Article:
How I Got Sober and Stopped Being Funny
I come by being an alcoholic, honestly, thanks to my father. According to the experts, less than half of alcoholics’ children become alcoholics themselves. My sister is one who didn’t; I’m one who did. You’d think seeing my father drunk would have been enough to turn me off on the stuff altogether, but it didn’t, because unlike him, a WW2 veteran, I could handle it.
Booze and I started our affair in Boston in the Seventies, and for me anyway, it was love at first sip. Marijuana was illegal; I was broke most of the time and couldn’t afford it anyway. Coke was hardly a blip on my radar, too expensive, and the few times I tried it, I didn’t like it. Booze was my baby. It was cheap, legal, and available everywhere. My German boyfriend introduced me to an excellent, crisp Chablis, which we drank instead of water. My roommate and I always had a bottle of wine chilling in the fridge. Men were more than willing to buy me drinks. I loved mixed drinks like White Russians, daiquiris, and Tom Collins. Alcohol disguised as “cocktails” made drinking more acceptable. Because I didn’t drink the “hard stuff” like whiskey shots, I convinced myself I wasn’t a drunk. So what if I blacked out or didn’t remember what I did? Didn’t everyone?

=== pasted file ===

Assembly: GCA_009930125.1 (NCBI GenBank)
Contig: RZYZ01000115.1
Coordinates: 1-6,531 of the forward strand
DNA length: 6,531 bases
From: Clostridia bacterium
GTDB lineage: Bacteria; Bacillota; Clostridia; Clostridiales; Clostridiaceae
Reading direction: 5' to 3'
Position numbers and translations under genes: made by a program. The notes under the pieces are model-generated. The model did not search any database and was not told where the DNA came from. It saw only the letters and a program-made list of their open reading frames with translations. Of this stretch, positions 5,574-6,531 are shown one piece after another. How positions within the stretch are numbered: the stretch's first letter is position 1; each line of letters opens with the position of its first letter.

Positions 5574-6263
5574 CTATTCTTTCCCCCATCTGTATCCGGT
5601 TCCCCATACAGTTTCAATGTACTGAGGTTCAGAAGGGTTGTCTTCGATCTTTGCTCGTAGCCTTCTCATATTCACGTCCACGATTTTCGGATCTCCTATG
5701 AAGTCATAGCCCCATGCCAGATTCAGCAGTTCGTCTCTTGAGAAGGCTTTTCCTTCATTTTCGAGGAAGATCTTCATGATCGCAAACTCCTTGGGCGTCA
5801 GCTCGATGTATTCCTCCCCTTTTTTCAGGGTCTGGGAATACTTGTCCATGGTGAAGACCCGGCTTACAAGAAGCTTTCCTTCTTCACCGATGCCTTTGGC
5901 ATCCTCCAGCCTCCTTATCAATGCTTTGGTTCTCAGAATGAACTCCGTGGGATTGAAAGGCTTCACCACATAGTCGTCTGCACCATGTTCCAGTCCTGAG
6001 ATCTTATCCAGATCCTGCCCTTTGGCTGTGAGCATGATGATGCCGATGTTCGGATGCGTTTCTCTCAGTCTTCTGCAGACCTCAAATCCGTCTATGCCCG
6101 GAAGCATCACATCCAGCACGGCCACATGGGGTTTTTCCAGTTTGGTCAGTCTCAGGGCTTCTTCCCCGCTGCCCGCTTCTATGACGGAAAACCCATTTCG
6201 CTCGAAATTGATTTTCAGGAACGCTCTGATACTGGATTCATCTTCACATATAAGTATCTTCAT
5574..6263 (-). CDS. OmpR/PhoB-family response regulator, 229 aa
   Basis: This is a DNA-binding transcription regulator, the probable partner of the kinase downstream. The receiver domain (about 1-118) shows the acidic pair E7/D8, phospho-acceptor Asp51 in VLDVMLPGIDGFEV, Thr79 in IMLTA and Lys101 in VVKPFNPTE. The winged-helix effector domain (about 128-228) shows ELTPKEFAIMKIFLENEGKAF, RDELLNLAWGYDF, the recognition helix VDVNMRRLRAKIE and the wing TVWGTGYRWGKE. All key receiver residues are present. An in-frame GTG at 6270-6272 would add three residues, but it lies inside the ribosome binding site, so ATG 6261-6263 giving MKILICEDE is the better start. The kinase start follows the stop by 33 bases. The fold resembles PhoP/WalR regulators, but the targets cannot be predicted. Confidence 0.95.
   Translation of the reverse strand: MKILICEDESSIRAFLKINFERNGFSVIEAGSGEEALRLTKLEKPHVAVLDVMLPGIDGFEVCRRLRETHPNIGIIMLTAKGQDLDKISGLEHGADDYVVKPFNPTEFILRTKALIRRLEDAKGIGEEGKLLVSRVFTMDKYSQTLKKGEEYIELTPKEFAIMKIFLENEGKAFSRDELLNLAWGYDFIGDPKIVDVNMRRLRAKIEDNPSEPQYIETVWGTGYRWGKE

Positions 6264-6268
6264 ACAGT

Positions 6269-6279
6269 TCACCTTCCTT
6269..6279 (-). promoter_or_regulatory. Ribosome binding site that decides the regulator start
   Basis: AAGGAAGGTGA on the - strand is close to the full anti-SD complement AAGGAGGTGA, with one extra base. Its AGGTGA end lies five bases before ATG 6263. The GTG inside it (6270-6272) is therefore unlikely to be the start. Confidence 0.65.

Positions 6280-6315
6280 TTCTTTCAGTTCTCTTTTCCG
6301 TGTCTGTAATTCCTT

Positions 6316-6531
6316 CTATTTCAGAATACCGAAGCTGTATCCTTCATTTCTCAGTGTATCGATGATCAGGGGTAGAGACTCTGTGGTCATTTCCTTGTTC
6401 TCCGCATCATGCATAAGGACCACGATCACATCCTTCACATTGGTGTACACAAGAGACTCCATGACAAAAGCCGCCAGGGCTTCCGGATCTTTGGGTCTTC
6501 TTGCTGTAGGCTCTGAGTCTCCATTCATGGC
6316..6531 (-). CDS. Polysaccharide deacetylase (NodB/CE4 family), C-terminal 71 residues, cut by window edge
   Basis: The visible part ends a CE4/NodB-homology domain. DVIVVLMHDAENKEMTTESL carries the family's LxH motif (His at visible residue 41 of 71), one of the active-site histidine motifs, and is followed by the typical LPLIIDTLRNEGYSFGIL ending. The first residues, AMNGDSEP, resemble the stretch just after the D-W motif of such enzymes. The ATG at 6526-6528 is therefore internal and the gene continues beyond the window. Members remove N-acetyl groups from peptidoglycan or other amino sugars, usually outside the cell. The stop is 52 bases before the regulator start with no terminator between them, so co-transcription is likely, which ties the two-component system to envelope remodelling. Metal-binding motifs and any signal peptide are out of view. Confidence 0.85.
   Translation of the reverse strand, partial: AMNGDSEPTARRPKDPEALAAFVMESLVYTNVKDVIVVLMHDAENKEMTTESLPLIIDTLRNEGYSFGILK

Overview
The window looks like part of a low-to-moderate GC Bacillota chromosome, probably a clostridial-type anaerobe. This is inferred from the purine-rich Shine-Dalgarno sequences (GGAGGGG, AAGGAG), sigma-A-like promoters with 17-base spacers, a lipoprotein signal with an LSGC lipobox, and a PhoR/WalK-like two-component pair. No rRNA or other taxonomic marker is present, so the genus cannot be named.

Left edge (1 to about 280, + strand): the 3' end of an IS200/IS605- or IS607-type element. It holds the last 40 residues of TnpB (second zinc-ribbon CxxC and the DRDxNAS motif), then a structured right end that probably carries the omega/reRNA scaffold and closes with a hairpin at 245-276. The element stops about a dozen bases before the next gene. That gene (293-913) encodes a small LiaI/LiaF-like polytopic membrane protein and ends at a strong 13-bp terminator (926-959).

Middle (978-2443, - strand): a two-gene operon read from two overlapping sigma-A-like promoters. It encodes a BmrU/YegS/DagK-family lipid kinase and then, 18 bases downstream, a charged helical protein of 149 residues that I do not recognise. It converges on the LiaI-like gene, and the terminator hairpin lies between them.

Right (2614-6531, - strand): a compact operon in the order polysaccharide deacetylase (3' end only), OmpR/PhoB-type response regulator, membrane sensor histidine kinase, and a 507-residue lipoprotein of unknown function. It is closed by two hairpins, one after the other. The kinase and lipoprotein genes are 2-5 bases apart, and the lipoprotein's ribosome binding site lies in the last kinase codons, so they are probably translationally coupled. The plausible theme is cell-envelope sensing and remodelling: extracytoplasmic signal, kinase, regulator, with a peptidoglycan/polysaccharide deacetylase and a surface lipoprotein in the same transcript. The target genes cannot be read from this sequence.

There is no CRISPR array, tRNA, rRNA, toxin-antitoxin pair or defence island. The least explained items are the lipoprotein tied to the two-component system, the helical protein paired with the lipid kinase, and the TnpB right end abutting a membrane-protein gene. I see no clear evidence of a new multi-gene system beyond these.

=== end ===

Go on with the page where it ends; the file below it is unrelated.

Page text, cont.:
The thing is, when I had a few drinks, I was funny, hilarious even. I could make anyone laugh and did. I had an entire repertoire of characters and voices. The downside was that they only made an appearance when I’d had a few (or more) drinks. I’d do my stand-up comedy act (I was NOT a stand-up comic) without being asked, entertaining (or not) my fellow barflies. I’m told I was a riot.
I wrote a book of women’s humor entitled “Wear enough Eye-Makeup, and No One Will Notice Your Hips.” No, don’t look for it on Amazon; it was self-published back when self-publishing meant going to a vanity publisher and getting it printed. No distribution, no bookstores. But it was funny. I was touted in a local paper as “The working woman’s Erma Bombeck,” a dubious compliment. I was invited backstage at SNL by one of the writers and appeared on a local talk show. But my career went nowhere because of my drinking.
I blacked out often, took risks, missed work, got fired, slept with the wrong men, and made a disastrous first…